Resolution sought in Frederick Road land dispute
BY KENDYL HOLLINGSWORTH
Helen Keller, from Alabama, once said, “Alone we can do so little; together we can do so much.
May is Historic Preservation Month, and with it has come an ongoing fight to preserve and protect the historically designated George and Addie Giddens Cemetery in the 2500 block of Frederick Road.
Collaboration and cooperation have been essential in the ongoing efforts to reach a resolution in a dispute over the development of the seven-acre parcel of land. Everyone involved is now on the verge of reaching this resolution after an on-site meeting to determine new plans for the space.
“Opelika wants to be progressive and grow, and with that growth comes development and properties and these historic spaces,” said Carmilla Tindal, chair of the Lee County Cemetery Preservation Commission. “Ultimately, there must be a marriage and compromise where this growth and progress can take place with the preservation, protection, respect and dignity of our historic spaces in our communities.”
Plans to purchase and develop the property were put on hold when a research team made up of Auburn University professors, a former graduate student and the LCCPC determined that the land was home to three burial sites. .
“There are more than 100 burials there at Site 3, when we initially only had 20 to 40 according to our estimates,” Tindal said. “The more we started clearing the land, the more footprints and field stones we found. Then science kind of came along and vindicated it.
Dr Robert Bubb, a professor at Auburn University and the team’s chief curator, said he began researching the sites about three years ago, but the situation has drawn more attention. attention from the community when Tindal posted about it on Facebook.
“It’s been a whirlwind, but I’m happy about it because it’s something we fight all the time,” she said. “…We’ve been talking for a few years now about, ‘How can we bring attention to the fact that these things are happening in our communities?’ And often, we are the ones who face off against very large development companies in secret.
The land was previously owned by the Giddens family, but an out-of-state descendant sold it several years ago to Shey and Terri Knight. Recent city documents list current landowners as the Knights and Walter and Theresa Lott.
The seven-acre property sits between a single-family home and a business. It is currently zoned as residential land, but following a recent public hearing, the area could soon be rezoned as office retail space if council votes to approve the motion at a future meeting.
George Giddens, African American and the first owner of the property, was born around 1870 shortly after emancipation ended. Later in life, he and his wife, Addie, became owners of about 105 acres of land south of Pepperell Mill, as well as several other homes in Opelika, according to Bubb.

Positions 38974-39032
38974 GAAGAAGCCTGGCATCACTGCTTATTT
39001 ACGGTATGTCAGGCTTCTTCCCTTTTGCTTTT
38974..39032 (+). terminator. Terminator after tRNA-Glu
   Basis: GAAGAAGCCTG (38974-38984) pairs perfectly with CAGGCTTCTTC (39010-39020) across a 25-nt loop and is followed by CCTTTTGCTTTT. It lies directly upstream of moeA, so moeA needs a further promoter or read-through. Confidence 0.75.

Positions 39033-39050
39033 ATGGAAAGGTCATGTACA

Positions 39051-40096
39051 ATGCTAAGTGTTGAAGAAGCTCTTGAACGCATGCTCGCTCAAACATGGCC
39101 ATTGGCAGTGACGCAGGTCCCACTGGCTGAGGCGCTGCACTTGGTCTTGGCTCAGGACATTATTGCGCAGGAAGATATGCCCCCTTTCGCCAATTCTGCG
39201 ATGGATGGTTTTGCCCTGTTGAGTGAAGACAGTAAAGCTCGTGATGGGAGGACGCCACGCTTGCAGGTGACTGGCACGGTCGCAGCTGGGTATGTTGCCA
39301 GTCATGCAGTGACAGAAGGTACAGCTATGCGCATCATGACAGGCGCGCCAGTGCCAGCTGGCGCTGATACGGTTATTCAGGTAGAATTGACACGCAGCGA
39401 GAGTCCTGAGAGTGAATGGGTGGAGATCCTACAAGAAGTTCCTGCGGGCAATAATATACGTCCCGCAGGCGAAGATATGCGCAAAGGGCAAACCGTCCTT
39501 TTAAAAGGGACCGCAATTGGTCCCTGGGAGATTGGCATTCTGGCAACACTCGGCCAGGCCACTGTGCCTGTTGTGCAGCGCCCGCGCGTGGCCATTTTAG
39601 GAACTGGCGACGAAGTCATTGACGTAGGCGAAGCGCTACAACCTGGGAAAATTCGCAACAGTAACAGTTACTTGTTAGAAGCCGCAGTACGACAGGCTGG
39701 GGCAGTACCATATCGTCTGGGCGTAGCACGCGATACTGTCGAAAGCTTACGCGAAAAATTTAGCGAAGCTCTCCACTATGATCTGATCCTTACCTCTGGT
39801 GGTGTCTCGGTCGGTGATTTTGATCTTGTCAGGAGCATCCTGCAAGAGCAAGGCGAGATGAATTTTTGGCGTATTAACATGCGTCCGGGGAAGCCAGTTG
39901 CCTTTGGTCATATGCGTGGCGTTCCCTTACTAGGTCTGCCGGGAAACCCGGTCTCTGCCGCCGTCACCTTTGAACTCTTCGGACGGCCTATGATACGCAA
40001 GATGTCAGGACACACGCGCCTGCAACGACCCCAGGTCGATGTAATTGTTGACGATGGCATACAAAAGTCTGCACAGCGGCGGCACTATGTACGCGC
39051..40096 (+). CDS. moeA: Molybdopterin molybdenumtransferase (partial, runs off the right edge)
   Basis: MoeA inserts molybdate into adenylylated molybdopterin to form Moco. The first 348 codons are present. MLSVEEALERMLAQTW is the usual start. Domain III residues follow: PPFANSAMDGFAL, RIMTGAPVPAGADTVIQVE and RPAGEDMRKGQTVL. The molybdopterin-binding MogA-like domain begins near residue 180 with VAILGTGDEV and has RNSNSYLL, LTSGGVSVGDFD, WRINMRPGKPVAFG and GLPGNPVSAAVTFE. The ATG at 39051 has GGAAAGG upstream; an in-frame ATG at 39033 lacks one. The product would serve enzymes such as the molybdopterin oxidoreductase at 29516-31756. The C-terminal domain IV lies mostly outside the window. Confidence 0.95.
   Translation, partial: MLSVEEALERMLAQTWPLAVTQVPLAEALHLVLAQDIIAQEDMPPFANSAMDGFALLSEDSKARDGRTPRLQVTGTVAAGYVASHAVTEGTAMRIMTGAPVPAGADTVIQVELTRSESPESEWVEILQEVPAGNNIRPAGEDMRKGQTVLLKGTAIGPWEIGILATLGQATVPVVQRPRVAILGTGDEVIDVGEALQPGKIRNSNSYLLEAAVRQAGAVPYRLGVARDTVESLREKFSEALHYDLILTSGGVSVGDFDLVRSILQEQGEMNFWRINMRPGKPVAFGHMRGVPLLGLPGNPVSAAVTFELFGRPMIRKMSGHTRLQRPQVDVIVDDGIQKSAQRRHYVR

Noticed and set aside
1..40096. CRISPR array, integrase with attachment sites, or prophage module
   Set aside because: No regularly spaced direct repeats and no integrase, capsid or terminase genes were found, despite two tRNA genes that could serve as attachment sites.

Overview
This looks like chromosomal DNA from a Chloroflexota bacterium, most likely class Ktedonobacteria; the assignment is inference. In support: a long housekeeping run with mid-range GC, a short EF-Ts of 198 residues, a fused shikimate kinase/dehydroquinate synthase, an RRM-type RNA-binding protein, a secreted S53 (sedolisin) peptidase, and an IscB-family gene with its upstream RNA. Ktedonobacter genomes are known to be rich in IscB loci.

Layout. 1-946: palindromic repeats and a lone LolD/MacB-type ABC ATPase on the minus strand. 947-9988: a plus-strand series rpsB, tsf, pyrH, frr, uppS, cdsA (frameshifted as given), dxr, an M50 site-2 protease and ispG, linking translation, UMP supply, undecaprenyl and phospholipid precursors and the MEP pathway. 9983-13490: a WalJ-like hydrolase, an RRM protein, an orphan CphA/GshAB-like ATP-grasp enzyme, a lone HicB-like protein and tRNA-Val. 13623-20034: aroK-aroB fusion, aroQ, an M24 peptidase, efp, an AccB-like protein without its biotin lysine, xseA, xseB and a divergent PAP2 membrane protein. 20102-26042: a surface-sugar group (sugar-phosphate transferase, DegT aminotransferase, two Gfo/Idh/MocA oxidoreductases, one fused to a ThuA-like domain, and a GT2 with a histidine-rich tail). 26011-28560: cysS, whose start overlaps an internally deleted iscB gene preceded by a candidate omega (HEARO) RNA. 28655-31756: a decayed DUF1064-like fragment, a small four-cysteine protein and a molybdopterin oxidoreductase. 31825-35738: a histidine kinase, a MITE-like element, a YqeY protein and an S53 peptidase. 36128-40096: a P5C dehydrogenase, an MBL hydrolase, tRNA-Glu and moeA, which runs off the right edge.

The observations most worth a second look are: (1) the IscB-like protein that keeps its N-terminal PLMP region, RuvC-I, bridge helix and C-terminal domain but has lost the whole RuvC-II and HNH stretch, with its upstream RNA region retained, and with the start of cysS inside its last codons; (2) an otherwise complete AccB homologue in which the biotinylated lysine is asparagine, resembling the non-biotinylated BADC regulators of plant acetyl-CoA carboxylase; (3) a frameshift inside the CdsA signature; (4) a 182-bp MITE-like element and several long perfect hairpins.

They bought the property where the cemetery is located in 1901.
“Land ownership for African Americans at this time was scarce,” said Bubb, who also founded Research to Preserve African American Stories and Traditions (rPAAST). “Owning so much property was even rarer. The records we have indicate that his and Addie’s parents were likely sharecroppers. It was very difficult to succeed as a sharecropper, as the system generally kept workers in poverty. We don’t know exactly how he got hold of the properties, but it’s clear that he did very well at a fairly young age.
The Giddens family allowed burials on their property for those who could not afford plots in the separate section of Rosemère Cemetery.
“George and Addie Giddens succeeded in a time when society made it difficult for African Americans to advance,” Bubb added. “In response to their success, they turned to and after their community. …I think when we realize the blessings we have received along our life journey, maybe we can also reach out to others and help them on their journey like the Giddens did.
Tindal and Bubb spoke about the importance of knowing and preserving historic sites such as George and Addie Giddens Cemetery.
“These are sacred spaces that deserve some respect, and they deserve dignity,” Tindal said.
“I hope the community at large can recognize them as such,” Bubb said. “… [Those interred] must be remembered and respected even though many lie in unmarked and unknown graves.
Bubb said he was first alerted to the burial sites in 2018 by LCCPC member Edna Ward, who remembered them from his youth. However, it was not until 2019 that he was able to begin research. Seven months later, he contacted Shey Knight and began physical labor with her permission.